A European Commission study looking at the insurability of nuclear third-party liability risks (NTPL) and availability of capacity to support them, found that insurance-linked securities (ILS) market capital would be available, under the right structures and terms.
The European Commission study on nuclear third-party liability risks was undertaken during 2018-19 and one important aspect of it was looking at how to solve the issue of lack of capacity available in traditional insurance and reinsurance markets.
That brought the insurance-linked securities (ILS) market into focus, as well as instruments such as catastrophe bonds, as the team running the study wanted to find out if capital markets sources of risk capacity and ILS funds might be willing participants in future nuclear third-party liability risk transfer arrangements.
Nuclear liability risks do feature in the ILS market at times, but generally in very bespoke and private transactions.
We covered a ground breaking insurance-linked security (ILS) transaction back in 2017 that featured nuclear plant liability risks that were transferred direct to an investor in a private cat bond-like format.
That transaction was also renewed a year later and upsized, demonstrating that appetite does exist among ILS investors for risks such as nuclear liability, if the structure and terms are suitable.
After speaking with market participants and analysing the ILS market, the study authors identified that “considerable new capacity could be available” in the ILS market for the transfer of nuclear third-party liability (NTPL) risks.
In fact, they concluded that as much as $1 billion of capacity could be made available for nuclear liability ILS deals, but with some important caveats.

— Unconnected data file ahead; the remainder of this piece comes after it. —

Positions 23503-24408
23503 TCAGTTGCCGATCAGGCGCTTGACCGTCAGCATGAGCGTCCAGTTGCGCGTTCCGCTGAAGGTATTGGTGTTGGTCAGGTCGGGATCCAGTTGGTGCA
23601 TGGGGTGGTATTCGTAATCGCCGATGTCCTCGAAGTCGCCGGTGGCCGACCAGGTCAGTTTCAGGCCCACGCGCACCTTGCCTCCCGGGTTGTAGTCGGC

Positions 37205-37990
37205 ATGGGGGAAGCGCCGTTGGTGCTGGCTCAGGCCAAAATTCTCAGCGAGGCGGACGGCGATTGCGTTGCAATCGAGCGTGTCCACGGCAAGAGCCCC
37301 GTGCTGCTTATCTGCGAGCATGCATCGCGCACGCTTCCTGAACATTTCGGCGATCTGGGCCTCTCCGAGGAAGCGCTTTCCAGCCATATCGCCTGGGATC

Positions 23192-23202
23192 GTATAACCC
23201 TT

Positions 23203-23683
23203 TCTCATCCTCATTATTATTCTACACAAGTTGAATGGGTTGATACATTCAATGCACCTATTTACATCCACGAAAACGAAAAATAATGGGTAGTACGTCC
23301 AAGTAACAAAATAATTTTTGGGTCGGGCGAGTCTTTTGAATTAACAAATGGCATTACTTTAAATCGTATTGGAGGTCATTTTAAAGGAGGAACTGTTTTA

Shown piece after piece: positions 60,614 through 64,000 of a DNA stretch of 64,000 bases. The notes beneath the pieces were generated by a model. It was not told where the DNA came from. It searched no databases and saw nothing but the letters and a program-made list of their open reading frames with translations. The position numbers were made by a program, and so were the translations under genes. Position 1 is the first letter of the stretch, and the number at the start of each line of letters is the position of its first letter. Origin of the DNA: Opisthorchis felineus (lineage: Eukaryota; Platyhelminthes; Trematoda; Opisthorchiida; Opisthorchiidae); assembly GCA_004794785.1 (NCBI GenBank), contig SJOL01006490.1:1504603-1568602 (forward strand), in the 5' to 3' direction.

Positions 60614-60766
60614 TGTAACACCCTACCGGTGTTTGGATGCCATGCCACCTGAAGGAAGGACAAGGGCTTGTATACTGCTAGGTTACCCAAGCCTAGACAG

Critically, the risks must be understood and packaged in such a way as to make it compelling, the authors said that, “correct design of this mechanism will make the difference between success and failure of any new NTPL product.”
They further concluded that, “It is also clear that the scale of the capital markets represents an exciting opportunity to deploy more private capital to the NTPL exposure; however, it must be structured correctly and be provided at an acceptable cost to ensure the fine balance between encouraging or discouraging the commercial exploitation of nuclear power is maintained.”
The attraction of the ILS market is that it could perhaps provide “orders of magnitude greater capacity than currently available,” the authors explained.
But the main issue may be cost and in finding a structure compelling enough, while the study authors also noted that to get enough ILS investors to support a nuclear liability ILS deal, it would be necessary to source “substantial co-(re)insurance participation from traditional markets to help build confidence.”
The study also goes into some detail on potential product solutions, focused on mutualising the risk and tapping the capital markets in some form for reinsurance capacity to support it.
As the ILS market becomes increasingly sophisticated, it seems likely this type of catastrophic risk will find a level of support from specialist ILS underwriters and investors, as the opportunity to provide reinsurance capacity to back nuclear industry risks would likely add a compelling diversifier and source of return to strategies willing to step outside of the natural catastrophe sphere.